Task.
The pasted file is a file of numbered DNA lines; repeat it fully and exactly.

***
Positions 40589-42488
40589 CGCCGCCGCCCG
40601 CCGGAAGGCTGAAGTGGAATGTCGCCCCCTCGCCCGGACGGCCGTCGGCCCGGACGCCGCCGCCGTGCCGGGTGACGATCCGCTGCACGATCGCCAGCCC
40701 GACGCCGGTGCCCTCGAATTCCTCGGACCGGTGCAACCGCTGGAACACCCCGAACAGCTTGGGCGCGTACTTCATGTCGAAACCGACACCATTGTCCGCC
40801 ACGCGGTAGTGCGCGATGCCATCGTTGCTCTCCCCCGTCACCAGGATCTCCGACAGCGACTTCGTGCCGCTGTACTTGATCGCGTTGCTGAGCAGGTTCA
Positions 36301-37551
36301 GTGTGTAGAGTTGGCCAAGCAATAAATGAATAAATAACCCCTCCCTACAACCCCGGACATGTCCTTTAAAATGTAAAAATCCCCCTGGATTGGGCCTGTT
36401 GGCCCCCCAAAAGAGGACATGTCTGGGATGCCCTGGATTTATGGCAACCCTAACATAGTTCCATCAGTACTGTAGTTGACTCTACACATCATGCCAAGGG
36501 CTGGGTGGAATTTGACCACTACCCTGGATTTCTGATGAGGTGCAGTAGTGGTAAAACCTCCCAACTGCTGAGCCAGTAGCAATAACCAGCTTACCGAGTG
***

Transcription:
Positions 40589-42488
40589 CGCCGCCGCCCG
40601 CCGGAAGGCTGAAGTGGAATGTCGCCCCCTCGCCCGGACGGCCGTCGGCCCGGACGCCGCCGCCGTGCCGGGTGACGATCCGCTGCACGATCGCCAGCCC
40701 GACGCCGGTGCCCTCGAATTCCTCGGACCGGTGCAACCGCTGGAACACCCCGAACAGCTTGGGCGCGTACTTCATGTCGAAACCGACACCATTGTCCGCC
40801 ACGCGGTAGTGCGCGATGCCATCGTTGCTCTCCCCCGTCACCAGGATCTCCGACAGCGACTTCGTGCCGCTGTACTTGATCGCGTTGCTGAGCAGGTTCA
Positions 36301-37551
36301 GTGTGTAGAGTTGGCCAAGCAATAAATGAATAAATAACCCCTCCCTACAACCCCGGACATGTCCTTTAAAATGTAAAAATCCCCCTGGATTGGGCCTGTT
36401 GGCCCCCCAAAAGAGGACATGTCTGGGATGCCCTGGATTTATGGCAACCCTAACATAGTTCCATCAGTACTGTAGTTGACTCTACACATCATGCCAAGGG
36501 CTGGGTGGAATTTGACCACTACCCTGGATTTCTGATGAGGTGCAGTAGTGGTAAAACCTCCCAACTGCTGAGCCAGTAGCAATAACCAGCTTACCGAGTG